Manager support matters. A lot. In fact, our research indicates that managers are the single most important driver of how supported your people feel. And when employees feel their employer supports their well-being, they're 38 percent more engaged. Managers can make a difference in employee health and well-being by asking, listening, coaching, clearing roadblocks, providing support and encouragement and offering learning and team building opportunities.
This ensures that employees feel valued and trusted. How is this done? When it comes to well-being support, you can't just sit back and expect it to happen. You must first give your managers the tools and flexibility to promote well-being to their teams. Managers need to connect, enable and collaborate with their teams. Give managers clear instructions on how to talk with employees about how they're doing (without entering dangerous waters by prying into health issues), and how to overcome hurdles or fears.
Post talking points in your employee engagement and well-being programs, and company intranet so they know how to approach well-being topics during 1:1 meetings. Make them feel manager support. Ready to get your managers on board? Here are a few of our favorite tips you can share with your managers:
Act as a role model
Be a role model for well-being improvement by actively participating in your well-being and work-life programs. Show that you take your well-being seriously. Take daily stress breaks, use all of your PTO and communicate your own personal well-being priorities or goals with your team members. Don't wait for them to ask.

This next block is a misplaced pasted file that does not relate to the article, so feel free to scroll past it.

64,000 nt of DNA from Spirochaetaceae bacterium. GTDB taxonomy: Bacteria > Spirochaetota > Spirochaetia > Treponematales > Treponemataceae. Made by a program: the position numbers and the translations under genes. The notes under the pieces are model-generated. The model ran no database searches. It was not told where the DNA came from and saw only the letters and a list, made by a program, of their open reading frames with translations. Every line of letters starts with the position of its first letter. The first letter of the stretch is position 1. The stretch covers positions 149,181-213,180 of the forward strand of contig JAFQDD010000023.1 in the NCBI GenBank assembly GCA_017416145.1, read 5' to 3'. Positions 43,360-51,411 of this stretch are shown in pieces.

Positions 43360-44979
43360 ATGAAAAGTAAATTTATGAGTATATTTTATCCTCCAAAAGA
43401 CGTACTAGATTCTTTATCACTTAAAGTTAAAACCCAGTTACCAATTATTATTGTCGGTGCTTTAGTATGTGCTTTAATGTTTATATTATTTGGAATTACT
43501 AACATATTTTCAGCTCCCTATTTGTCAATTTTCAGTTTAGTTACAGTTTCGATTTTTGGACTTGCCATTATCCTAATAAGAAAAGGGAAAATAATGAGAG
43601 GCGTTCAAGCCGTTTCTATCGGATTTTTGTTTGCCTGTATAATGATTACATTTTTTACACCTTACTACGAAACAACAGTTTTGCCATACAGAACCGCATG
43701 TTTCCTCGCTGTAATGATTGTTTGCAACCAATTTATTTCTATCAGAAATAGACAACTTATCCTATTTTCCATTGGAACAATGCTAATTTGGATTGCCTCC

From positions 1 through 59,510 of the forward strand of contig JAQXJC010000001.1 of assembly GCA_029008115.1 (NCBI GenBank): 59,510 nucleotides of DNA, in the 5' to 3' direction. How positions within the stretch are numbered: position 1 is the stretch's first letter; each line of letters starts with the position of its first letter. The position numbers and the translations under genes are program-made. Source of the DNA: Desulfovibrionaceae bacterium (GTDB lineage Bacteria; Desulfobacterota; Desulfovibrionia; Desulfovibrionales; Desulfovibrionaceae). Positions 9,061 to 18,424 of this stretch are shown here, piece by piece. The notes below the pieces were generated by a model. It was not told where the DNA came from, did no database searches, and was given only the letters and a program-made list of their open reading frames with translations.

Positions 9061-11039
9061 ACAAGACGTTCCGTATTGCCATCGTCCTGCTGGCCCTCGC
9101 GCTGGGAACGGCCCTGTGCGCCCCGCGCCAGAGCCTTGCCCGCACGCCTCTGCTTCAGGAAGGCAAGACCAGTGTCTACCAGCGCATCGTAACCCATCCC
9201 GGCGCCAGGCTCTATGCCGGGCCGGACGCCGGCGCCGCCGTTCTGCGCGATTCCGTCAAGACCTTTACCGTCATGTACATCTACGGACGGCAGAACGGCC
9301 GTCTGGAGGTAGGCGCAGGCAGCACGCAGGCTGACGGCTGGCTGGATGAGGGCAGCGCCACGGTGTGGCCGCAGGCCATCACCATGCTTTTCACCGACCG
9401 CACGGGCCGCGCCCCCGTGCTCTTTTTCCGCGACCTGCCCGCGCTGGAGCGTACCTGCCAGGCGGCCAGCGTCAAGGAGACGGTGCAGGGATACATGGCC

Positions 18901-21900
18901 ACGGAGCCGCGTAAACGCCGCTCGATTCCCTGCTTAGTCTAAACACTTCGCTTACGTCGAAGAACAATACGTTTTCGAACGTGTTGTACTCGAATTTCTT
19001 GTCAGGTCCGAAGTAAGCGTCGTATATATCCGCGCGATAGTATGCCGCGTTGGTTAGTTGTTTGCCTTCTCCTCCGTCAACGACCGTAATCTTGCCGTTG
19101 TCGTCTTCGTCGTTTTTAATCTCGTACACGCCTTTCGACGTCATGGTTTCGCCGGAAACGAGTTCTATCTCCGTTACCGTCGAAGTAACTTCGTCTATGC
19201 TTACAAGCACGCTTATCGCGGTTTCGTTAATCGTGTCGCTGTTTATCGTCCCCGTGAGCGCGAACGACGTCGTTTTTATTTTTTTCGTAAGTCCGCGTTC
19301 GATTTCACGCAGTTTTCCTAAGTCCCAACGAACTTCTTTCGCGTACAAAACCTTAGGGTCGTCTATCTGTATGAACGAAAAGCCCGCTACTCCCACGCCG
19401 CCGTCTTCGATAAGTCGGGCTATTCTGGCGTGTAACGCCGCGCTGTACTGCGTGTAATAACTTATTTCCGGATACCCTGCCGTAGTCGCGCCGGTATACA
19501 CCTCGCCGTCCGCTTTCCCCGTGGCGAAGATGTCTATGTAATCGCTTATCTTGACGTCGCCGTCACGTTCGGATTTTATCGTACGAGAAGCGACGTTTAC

Connect with co-workers (professionally and personally)
Touch base with your employees on a regular basis. Short but frequent check-ins throughout the week help employees feel appreciated, heard and more comfortable with approaching management. Schedule frequent 1:1 meetings with team members and try a walking meeting to mix it up.
Understanding what matters to each employee will help you balance the needs of the business along with the needs of the individual. Some employees will be open about their goals and challenges, while others may prefer to focus on work-related topics - and that's OK. Give them the space to be vulnerable.
Invest in the long-term
Great organizations know that well-being is key for people to thrive at work. And when employees believe they have support from their organization, they're more likely to have higher well-being. At the manager level, you can invest in your employees long-term by creating an employee development plan for each team member.
(This also helps reduce turnover.) Whether it's career development or cross-functional training, show your team you care about their future by encouraging projects that reflect their personal and professional growth goals.
An easy way to show your employees you care is to simply call out their great work. (Think thank you cards or recognition during team meetings.) Remember that 38 percent more engaged stat? That's a huge deal. Show your team members you care with a simple handwritten note, birthday cards signed by team members, gift card to a local coffee shop, movie tickets or flowers.
Or use your social recognition solution to share their wins company-wide. Acknowledging accomplishments and team success in a meaningful way creates a high-performing, positive workplace. At Limeade, we ask employees to fill out a "Favorite Things" survey. That way managers know how to personalize a thank you gift and make it meaningful.
A huge part of employee well-being is not only acknowledging that employees have lives outside of work but supporting, enabling and establishing a healthy work-life balance. Offer flexible work hours that fit individual needs. Allowing flexible work schedules can help employees maintain a work-life harmony, improve productivity and boost employee morale.
When it comes to supporting employee well-being, managers matter the most. Put the employees who serve your customers first, and take the right steps to create a culture centered around well-being improvement. The difference managers can make to a highly engaged workforce is significant.